What is Trellis, exactly? A corporate structure revealed

An artist’s rendition of Silverstone, the proposed Trellis long-term care home in Sechelt

Trellis president Mary McDougall is involved in a web of companies operating long-term care homes in different parts of BC

(by Margot Grant) Trellis Seniors Services Ltd. intends to build and operate a long-term care home with 128 beds at 571 Shaw Road in Gibsons. According to its website, construction is expected to begin later this year, with opening projected for early 2019.

Trellis is under contract with Vancouver coastal Health (VCH) to build and operate Silverstone, a long-term care facility in Sechelt. The care home would replace Shorncliffe and Totem Lodge, but after opposition from the community, Trellis is now looking at building in Gibsons.  It is unknown if VCH  will accept an amendment to the contract.

In the interim, Trellis is keeping its rezoning application for  Silverstone  in place while it awaits the results of the District of Sechelt’s community-review process.

But what is Trellis, exactly? A corporate search shows two directors for Trellis Seniors Services Ltd. —president Mary McDougall and secretary Dan McDougall, with the same address in North Vancouver.  According to Bloomberg Businessweek, Trellis Seniors Services Ltd. has no key executives.

Mary McDougall is also president and CEO of Trellis Group.

Mary and Dan McDougall have two other corporate entities. The development agreement with VCH to build Silverstone in Sechelt was signed not by Trellis, but by Silverstone Care Centre Limited Partnership, represented by its general partner, Silverstone Care Centre Ltd.  Mary McDougall was listed as president, and Silverstone Care Centre Ltd. was incorporated on February 29, 2016, with Mary and Dan McDougall as sole directors.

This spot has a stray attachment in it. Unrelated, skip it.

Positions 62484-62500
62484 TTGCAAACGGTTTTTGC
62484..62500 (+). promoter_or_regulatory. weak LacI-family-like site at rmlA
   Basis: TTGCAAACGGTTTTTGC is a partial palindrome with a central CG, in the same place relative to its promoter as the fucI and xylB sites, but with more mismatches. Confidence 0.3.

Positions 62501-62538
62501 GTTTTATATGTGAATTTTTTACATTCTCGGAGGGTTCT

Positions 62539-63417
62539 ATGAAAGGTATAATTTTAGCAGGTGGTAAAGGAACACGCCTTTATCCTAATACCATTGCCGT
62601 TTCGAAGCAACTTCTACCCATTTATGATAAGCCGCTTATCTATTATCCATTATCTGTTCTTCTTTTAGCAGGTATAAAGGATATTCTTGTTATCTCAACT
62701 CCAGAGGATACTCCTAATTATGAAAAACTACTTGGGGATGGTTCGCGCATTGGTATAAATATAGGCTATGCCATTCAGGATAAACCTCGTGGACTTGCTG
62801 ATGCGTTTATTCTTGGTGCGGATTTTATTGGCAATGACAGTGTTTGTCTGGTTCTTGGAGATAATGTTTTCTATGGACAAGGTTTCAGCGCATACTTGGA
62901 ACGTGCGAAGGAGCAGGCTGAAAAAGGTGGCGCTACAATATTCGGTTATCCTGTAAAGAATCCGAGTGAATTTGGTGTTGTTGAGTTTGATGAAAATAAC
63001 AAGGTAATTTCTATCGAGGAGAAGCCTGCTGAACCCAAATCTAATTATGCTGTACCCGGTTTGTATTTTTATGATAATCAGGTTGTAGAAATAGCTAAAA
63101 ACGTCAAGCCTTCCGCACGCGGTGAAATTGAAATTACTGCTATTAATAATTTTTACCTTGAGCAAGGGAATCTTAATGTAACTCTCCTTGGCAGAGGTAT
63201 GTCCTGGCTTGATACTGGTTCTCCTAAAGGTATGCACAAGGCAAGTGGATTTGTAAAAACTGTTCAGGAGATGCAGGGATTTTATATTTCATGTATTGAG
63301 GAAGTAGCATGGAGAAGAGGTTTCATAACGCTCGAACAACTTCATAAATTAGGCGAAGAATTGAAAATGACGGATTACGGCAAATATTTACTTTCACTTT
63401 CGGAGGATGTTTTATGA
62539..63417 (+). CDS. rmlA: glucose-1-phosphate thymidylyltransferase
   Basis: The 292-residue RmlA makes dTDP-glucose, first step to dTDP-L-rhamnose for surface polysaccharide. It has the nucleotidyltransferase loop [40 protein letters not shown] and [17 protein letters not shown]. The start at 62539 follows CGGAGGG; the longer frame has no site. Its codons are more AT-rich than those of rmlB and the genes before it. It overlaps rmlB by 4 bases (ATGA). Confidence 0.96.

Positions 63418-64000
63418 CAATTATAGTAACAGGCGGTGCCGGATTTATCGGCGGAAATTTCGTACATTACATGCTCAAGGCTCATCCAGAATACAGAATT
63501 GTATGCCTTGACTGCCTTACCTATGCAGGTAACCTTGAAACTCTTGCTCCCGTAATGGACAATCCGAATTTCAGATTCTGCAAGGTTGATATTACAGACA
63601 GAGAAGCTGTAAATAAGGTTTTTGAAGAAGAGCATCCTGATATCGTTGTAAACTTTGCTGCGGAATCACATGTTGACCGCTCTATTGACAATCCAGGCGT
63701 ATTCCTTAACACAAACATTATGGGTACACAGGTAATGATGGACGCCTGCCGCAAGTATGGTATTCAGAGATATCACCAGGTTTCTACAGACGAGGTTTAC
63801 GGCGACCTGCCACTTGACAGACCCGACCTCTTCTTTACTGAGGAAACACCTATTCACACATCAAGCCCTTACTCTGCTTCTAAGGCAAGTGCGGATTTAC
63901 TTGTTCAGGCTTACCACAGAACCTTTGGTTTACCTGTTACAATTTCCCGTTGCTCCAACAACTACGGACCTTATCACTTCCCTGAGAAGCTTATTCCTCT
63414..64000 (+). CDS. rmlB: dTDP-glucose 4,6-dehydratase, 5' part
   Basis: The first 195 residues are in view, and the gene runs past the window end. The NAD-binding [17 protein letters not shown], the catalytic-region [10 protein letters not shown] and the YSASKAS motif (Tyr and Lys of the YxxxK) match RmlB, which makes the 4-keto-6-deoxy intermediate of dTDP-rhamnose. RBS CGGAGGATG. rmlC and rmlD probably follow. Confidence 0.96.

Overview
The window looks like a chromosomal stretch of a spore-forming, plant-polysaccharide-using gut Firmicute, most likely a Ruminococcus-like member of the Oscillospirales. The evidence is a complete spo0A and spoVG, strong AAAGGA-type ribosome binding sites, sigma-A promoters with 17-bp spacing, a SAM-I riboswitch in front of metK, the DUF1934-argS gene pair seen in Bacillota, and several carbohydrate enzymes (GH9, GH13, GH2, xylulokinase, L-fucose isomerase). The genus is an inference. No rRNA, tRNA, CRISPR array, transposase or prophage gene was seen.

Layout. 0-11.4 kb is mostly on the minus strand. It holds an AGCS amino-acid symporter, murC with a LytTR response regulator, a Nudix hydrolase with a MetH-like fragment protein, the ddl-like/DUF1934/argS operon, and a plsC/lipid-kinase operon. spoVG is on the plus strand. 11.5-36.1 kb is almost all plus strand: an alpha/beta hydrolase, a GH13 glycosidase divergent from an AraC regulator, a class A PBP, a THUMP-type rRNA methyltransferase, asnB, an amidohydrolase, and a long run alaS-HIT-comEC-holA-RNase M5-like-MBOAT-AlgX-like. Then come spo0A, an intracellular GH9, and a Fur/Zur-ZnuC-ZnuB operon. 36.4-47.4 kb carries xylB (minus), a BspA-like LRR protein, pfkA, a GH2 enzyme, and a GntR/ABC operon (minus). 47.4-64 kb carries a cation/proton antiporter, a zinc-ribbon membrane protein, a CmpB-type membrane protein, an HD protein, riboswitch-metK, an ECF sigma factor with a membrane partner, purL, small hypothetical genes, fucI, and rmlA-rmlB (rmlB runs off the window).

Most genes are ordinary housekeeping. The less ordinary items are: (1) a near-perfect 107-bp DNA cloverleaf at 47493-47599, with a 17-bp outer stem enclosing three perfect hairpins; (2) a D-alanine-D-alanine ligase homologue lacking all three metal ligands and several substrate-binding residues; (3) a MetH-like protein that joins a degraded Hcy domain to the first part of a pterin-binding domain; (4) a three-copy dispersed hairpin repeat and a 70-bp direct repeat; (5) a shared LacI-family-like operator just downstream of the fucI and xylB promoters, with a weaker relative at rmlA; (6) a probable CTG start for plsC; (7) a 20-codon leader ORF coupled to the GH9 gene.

The agreement with VCH stated that VCH would not be paying for the construction of the Sechelt facility; a fifth company, Castle Seniors Properties Ltd., was the main investor, and Mary and Dan McDougall are the sole directors of Castle. Trellis Senior Services Ltd. was the guarantor for the partnership.

This summer, Sechelt’s planning and community development committee decided to hold off on drafting zoning and OCP amendments for Trellis’ Silverstone project after opposition from the community.

Trellis Seniors Services Ltd. operates three care homes in the province: Brocklehurst Gemstone Care Centre in Kamloops, Haven Hill Retirement Centre in Penticton and Simon Fraser Lodge in Prince George.

The Interior Health Authority (IHA) found what it called “serious problems” at Haven Hill Retirement Centre in 2015. IHA found the facility had incomplete care plans, did not follow wound care policy, had unlabeled non-resident items such as razors and nail clippers in all tub rooms, and had heavy damages to walls.

There have been complaints about Simon Fraser Lodge in Prince George as well. The food was “terrible, repetitive, and of poor quality,” the husband of a resident alleged in 2015.

The husband of a resident of Simon Fraser Lodge claimed this meal of green beans and an omelette was served to his wife